PET (positron emission tomography)

A PET scan is a special kind of imaging test which allows doctors to see how certain tissues and organs within the body are functioning.

The most significant difference between a PET scan and other imaging tests such as MRI or CT scans is the ability to detect changes in the body at the cellular level rather than after a disease has progressed enough to actually affect the surrounding tissue or organs.

A PET scan is a complementary test. This means that it is usually used with other tests, such as X-rays or MRI scans.

The scan is performed by injecting a small amount of radioactive chemical into a vein. As the chemical travels through the body, it is absorbed by the organs and tissues. During the test, a scanner records the energy produced by the cells. A computer converts the recording into three-dimensional pictures of an area of the body and any cells that are changing show up at a brighter contrast to any surrounding, normal cells.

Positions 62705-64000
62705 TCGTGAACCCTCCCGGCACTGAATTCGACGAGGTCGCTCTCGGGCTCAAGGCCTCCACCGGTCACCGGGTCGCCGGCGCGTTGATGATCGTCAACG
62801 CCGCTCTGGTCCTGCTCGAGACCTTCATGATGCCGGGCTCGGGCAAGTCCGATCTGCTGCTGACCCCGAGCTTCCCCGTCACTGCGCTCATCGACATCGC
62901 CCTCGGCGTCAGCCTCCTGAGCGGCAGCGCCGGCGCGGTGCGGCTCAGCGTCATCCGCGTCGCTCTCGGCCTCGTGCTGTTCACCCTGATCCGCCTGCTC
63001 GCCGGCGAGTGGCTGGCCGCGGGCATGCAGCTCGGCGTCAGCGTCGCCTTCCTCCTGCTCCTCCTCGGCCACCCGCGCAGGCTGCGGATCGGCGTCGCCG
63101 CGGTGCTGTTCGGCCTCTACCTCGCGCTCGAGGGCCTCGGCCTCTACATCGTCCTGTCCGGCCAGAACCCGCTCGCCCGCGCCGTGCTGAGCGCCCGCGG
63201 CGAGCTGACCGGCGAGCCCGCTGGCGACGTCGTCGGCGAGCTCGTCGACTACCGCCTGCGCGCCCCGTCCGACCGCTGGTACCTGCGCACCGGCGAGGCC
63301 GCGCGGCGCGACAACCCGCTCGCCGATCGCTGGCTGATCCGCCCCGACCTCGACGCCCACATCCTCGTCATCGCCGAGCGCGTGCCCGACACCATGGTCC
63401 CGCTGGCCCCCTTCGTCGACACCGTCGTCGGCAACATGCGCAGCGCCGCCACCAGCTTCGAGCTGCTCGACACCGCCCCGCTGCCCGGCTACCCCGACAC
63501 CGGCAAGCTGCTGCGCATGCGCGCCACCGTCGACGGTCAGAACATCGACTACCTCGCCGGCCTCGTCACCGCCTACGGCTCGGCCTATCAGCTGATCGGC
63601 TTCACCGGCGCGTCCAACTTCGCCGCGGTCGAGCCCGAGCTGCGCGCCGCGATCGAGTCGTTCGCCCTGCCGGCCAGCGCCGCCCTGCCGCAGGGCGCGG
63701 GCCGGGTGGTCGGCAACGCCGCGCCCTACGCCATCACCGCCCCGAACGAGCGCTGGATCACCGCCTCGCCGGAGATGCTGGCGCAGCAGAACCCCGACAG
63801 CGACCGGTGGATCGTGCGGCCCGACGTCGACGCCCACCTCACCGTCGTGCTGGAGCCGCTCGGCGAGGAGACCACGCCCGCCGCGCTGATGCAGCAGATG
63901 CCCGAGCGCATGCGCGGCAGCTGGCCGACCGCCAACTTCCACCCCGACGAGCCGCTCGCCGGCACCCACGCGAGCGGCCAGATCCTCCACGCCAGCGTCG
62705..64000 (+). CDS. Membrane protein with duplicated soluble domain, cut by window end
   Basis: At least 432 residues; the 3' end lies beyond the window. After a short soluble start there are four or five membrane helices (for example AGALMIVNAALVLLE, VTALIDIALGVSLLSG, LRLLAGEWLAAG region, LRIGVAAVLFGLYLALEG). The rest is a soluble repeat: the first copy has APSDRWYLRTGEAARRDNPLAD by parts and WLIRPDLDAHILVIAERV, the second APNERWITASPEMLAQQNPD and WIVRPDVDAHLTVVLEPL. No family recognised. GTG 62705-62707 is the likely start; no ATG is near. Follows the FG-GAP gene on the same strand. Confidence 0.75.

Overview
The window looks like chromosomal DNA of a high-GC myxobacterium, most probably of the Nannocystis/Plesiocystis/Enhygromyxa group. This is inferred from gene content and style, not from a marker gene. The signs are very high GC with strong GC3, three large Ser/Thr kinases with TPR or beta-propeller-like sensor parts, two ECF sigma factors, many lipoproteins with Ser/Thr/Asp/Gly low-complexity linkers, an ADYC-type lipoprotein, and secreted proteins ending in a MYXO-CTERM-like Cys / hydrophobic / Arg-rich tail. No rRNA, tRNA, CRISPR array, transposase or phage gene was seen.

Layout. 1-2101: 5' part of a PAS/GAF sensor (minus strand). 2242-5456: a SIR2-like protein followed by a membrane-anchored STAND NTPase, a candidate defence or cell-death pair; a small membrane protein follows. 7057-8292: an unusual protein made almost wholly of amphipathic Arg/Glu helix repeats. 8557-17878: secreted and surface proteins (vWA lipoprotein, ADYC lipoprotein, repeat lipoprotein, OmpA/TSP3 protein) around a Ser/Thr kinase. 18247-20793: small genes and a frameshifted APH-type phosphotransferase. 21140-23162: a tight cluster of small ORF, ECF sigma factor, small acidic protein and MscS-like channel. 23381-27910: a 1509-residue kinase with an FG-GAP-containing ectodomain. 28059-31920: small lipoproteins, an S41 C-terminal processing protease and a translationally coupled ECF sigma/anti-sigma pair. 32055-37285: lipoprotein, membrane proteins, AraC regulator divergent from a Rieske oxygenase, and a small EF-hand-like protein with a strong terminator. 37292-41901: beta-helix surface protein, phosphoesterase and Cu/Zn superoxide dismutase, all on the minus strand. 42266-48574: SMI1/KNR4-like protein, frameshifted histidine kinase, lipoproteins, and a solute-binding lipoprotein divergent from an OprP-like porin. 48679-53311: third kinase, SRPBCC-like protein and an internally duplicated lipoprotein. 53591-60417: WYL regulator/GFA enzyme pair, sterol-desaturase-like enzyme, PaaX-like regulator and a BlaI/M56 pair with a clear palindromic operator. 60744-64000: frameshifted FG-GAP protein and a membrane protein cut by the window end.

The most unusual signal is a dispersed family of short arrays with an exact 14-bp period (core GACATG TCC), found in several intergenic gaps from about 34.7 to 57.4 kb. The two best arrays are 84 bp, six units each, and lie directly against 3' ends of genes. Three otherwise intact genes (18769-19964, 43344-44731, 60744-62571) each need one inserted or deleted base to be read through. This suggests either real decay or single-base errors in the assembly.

There is very little preparation involved prior to a PET scan and it is usually done on an outpatient basis. In general, most patients are simply given restrictions on food or drink for 6 to 12 hours prior to the test, which takes approximately 2 hours to complete.  A PET scan is painless and side effects are unlikely.

Back to previous page